In 2005, after Hurricane Katrina, trucker Sue Wiese was touched by all the stories of what was happening to the animals caught in this disaster, as well as the people who loved their missing pets and were desperate to get them back. Sue asked, “Lord, what can I do?” The answer came from her daughters, Tasha and Dellcina, who suggested that she could use trucks and truckers to do the transporting. The more they talked about the idea of having drivers transport missing or rescued pets from one place to another for those who wanted them, the better it sounded, so Sue took a leap of faith and began to make it happen.
Looking for ways to solve this pet transportation problem, Sue went online and found that the need was even greater than she had imagined – especially after the hurricane. Daring to dream that with the help of other drivers she could start something that would make a difference in the lives of animals and the people who would adopt them, she made a very reluctant and scared call into the Bill Mack Show on XM Radio. Using her CB handle (Classy Lady), Sue pitched her idea of having drivers deliver missing or rescued pets to their owners and from there it just snowballed. After talking on that radio show, Sue had twelve drivers call her interested in helping. This was the humble beginning of what would later become Operation Roger Truckers Pet Transport.
The organization is named in loving memory of Sue’s beloved companion Roger, a toy Manchester Terrier who died in 2005. For all of you that have a beloved pet, you understand how hard it is to lose them. For those of you who don’t have a furbaby to love, think of losing one of your best friends – it would be the same heartache. The mission of Operation Roger is to help rescues get pets to new homes and individuals retrieve pets they’ve left behind.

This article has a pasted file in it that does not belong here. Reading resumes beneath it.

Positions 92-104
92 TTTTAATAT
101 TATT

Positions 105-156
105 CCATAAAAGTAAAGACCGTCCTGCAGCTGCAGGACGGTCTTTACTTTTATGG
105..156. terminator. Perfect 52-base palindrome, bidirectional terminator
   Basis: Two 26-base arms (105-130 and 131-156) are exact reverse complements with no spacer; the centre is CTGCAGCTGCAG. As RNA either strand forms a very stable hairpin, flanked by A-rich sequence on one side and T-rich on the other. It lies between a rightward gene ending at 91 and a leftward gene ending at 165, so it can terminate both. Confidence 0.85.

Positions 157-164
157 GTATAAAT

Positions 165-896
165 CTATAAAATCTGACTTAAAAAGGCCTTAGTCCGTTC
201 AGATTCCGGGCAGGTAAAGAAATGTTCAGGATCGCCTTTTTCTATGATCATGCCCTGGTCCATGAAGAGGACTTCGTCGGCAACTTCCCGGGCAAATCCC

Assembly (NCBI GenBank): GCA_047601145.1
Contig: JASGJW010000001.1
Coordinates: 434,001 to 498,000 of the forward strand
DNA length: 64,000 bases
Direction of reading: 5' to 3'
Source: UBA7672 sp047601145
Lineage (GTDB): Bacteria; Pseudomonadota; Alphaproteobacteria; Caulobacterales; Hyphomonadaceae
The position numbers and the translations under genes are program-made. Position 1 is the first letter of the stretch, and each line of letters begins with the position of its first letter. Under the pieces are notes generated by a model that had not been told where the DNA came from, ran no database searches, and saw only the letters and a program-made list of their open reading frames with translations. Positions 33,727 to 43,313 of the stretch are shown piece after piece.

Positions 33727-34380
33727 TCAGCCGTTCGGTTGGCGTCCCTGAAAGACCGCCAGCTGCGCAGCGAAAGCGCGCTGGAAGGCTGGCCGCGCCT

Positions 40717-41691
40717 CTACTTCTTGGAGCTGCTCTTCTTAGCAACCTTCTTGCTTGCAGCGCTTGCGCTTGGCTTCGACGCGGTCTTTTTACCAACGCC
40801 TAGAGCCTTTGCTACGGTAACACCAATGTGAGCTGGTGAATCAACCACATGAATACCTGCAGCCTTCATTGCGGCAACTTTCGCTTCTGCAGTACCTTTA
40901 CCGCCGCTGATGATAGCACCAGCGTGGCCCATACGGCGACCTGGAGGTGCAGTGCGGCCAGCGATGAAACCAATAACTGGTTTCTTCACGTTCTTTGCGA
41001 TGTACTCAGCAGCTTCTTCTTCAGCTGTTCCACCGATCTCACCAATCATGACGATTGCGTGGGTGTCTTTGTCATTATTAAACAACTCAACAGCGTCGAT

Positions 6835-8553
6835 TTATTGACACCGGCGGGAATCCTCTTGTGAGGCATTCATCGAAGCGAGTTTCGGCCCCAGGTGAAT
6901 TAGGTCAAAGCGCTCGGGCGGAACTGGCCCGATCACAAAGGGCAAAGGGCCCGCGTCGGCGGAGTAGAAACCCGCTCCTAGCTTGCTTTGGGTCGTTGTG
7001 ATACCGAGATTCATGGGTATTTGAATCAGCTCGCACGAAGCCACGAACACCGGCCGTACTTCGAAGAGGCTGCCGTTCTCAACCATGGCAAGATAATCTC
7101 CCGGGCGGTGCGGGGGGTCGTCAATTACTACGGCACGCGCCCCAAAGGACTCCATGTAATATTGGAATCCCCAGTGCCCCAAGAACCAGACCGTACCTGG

Every year, millions of healthy, adoptable pets are admitted to animal shelters or taken in by animal rescue groups across the United States. Many of them, like Roger, are adopted into new homes, but too many others are not so fortunate. It is also a fact there are thousands of homes that would adopt many of these pets, but how do you get a dog in Alabama to a home in New Hampshire? Or how do you get a cat in California to a new home in Florida? Operation Roger Truckers Pet Transport is a 501(c)(3) non-profit organization comprised of regional and long-haul truckers who volunteer their time to transport needy pets as they do their regular jobs of delivering freight across the country. They take each pet in the cab of their trucks and give them all the TLC they can, which so many of these lonely pets need desperately.
Many of these pets have been abused, abandoned, lost or left behind when their owners had to move and could not take them. Whatever the reason, these pets find themselves in need of human help. The organization does not transport animals used in the show circuit or from/to for-profit breeders unless they have been retired and altered. There are many pets in kill shelters right now that are pure-bred animals, and many people who would love to have them. Roger was one of these animals until Sue adopted him. Just three months after Hurricane Katrina, Roger crossed over the “Rainbow Bridge” and became the organization’s heavenly mascot. And although he may be gone, Roger’s legacy lives on so that other pets in need can continue to get help every day, every week, and every month.
Operation Roger needs volunteer truck drivers to transport animals, as well as layover homes and shuttle drivers to give them shelter between trips. Every once in a while, they receive requests to move donated pet food or other pet items from rescue to rescue. For this, they need drivers who perhaps can’t transport pets but would be able to get a few bags of food or supplies to a needy animal rescue. The organization is also in need of corporate and individual sponsors to help defray their moderate expenses. To do this, go to their website and find the sponsorship information. If you so desire, you can also volunteer your time and/or resources. All these pets want is to be loved, and a chance to love in return.